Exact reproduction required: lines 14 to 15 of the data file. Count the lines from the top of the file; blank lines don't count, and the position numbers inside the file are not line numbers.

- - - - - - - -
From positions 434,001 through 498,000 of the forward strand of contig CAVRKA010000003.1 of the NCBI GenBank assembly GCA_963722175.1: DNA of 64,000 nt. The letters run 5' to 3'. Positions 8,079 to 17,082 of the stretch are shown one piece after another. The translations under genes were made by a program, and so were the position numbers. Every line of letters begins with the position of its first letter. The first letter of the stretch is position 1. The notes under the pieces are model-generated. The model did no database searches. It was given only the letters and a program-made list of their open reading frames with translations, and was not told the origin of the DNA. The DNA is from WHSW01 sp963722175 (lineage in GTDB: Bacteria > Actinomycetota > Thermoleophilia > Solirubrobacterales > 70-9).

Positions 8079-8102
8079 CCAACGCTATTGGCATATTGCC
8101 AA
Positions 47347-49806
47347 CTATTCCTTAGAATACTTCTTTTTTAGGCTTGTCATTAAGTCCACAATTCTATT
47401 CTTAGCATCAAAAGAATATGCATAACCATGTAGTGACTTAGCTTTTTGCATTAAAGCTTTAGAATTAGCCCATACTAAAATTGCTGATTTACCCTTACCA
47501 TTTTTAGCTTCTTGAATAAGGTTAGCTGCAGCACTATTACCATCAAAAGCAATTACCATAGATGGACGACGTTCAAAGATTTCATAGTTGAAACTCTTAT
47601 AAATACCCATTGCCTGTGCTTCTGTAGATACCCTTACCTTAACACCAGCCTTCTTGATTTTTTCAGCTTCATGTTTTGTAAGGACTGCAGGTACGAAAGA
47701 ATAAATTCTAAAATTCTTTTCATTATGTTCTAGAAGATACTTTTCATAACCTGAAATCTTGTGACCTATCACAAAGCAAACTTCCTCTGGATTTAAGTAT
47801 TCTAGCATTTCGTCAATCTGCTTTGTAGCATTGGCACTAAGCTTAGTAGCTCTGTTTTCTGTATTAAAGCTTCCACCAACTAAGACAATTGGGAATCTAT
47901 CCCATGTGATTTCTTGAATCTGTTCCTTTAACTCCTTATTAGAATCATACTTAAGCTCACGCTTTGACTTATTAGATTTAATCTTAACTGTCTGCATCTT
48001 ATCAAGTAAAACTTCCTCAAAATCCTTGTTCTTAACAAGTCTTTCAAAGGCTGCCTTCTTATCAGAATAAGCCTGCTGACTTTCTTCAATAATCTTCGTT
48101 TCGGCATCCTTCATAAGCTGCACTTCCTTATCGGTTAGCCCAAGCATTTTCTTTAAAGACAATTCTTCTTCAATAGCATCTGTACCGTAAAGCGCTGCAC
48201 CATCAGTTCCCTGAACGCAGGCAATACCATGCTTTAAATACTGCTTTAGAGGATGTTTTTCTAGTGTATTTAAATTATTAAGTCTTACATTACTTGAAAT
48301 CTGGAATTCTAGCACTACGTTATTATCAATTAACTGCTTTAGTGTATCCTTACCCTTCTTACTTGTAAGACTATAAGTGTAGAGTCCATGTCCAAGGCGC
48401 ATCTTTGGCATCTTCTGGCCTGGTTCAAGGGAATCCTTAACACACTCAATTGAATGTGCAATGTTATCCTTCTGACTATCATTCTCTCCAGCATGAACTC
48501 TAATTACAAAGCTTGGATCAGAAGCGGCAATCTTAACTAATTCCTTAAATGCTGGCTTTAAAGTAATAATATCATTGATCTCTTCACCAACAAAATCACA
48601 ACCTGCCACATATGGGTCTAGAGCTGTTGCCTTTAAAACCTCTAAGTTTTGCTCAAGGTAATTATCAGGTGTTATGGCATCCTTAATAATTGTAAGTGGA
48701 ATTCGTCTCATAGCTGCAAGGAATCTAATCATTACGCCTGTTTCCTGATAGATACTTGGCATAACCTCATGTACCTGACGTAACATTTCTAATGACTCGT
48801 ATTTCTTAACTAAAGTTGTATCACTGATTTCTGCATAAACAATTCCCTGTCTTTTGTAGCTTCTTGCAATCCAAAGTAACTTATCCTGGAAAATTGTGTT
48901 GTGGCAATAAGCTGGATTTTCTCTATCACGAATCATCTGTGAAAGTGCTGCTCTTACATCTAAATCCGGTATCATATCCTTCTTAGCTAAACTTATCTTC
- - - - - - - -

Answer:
48101 TCGGCATCCTTCATAAGCTGCACTTCCTTATCGGTTAGCCCAAGCATTTTCTTTAAAGACAATTCTTCTTCAATAGCATCTGTACCGTAAAGCGCTGCAC
48201 CATCAGTTCCCTGAACGCAGGCAATACCATGCTTTAAATACTGCTTTAGAGGATGTTTTTCTAGTGTATTTAAATTATTAAGTCTTACATTACTTGAAAT